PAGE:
Gholam Reza Khan Minbashian, a.k.a Salar-Mo’azez, was a pioneer in several domains in the history of the Iranian music. He is recognized as the first Iranian musician who was educated in classical music. He is also the first Iranian the score of whose works were published in Europe. He is the first Iranian to have launched courses on Western classical music and was also the first Iranian teacher of classical music. Moreover, he is the first founder of a string orchestra in Iran, the first author of the Iranian Radif which was available in oral form. Minbashian is also the first Iranian who studied music in Europe.

Women and the Music Environment in Iran

The life territory of the female-male relations in the Iranian cultural context is basically a domestic territory and not a social-living one in the labour and leisure domains. To prove this, it only suffices to consider the Iranian men’s viewpoints about women. For the Iranian men, there are three perspectives regarding the women: mother, sister and wife. Mother represents the emotional territory; sister represents the logical territory at home while wife represents the sexual territory.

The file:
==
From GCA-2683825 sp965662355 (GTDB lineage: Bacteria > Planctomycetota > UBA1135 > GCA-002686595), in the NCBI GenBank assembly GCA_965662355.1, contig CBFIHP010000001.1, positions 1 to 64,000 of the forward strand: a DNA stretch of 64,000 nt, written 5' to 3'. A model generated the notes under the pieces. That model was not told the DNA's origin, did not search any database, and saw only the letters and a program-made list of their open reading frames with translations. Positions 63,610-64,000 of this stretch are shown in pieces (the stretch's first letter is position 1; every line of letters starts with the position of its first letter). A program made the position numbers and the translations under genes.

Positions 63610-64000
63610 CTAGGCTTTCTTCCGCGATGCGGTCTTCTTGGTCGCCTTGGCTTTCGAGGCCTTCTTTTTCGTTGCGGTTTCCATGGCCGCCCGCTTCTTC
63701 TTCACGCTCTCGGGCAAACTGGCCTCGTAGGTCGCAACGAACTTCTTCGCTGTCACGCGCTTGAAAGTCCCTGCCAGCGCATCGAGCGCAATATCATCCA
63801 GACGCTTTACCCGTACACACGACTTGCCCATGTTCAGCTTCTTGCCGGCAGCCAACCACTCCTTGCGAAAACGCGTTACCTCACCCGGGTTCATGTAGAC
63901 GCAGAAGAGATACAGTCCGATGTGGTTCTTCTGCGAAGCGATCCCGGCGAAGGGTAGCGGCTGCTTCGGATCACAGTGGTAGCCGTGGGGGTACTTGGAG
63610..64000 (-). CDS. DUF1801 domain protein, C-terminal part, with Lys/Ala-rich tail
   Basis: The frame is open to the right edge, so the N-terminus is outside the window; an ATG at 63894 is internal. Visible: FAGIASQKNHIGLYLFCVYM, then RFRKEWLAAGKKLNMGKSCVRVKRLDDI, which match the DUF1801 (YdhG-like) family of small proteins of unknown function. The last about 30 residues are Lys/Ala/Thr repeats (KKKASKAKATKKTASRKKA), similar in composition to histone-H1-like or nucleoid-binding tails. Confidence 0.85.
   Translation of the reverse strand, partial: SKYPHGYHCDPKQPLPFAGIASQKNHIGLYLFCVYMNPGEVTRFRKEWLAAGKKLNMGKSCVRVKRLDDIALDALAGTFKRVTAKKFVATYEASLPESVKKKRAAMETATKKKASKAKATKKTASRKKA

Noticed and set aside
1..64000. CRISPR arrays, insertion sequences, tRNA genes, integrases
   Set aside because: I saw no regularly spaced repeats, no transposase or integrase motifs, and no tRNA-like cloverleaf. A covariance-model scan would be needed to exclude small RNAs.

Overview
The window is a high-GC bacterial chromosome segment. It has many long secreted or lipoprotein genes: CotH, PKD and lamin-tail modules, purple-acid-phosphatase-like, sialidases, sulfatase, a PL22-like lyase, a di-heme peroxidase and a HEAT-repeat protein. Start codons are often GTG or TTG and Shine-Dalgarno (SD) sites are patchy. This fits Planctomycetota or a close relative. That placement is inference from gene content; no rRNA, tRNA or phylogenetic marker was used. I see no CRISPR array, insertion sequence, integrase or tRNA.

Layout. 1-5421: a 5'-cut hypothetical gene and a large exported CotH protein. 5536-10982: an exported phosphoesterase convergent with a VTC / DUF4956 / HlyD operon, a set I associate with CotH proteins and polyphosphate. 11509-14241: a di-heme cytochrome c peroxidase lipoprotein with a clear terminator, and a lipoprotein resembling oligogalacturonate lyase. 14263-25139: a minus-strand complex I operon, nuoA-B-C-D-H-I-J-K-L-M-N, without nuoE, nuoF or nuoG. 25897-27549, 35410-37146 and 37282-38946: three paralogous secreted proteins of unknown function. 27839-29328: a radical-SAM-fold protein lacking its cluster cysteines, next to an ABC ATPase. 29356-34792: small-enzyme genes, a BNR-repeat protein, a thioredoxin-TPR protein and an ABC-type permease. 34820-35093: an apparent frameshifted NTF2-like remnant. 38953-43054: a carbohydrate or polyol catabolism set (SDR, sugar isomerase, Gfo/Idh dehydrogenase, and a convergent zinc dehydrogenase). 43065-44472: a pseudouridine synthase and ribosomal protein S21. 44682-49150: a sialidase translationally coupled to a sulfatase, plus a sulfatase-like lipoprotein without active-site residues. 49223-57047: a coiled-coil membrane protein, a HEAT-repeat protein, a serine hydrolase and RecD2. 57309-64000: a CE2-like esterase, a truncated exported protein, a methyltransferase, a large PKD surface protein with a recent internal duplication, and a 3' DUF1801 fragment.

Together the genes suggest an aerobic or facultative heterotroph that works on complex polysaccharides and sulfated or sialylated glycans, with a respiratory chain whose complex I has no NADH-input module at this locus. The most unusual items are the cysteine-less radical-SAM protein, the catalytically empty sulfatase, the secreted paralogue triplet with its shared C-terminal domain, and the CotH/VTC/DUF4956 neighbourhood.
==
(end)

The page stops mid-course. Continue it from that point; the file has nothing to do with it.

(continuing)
Harmony in the Iranian Music (II)

One of his works was the translation of Harmony, which was carried out with the help of Mozayyan al-Dowleh, and included a pamphlet based on which he used to teach the subject to the students of the school of music; the pamphlet was never published. It was, in fact, a kind of simple harmony for the piano with no quadriads, it rather featured the engagement of both the right hand and the left hand which was being taught at the music school for the first time. Salar-Mo’azez also composed military marches and hymns for schools, which he harmonized to be performed and piano. Likewise, he used to compose for military orchestras.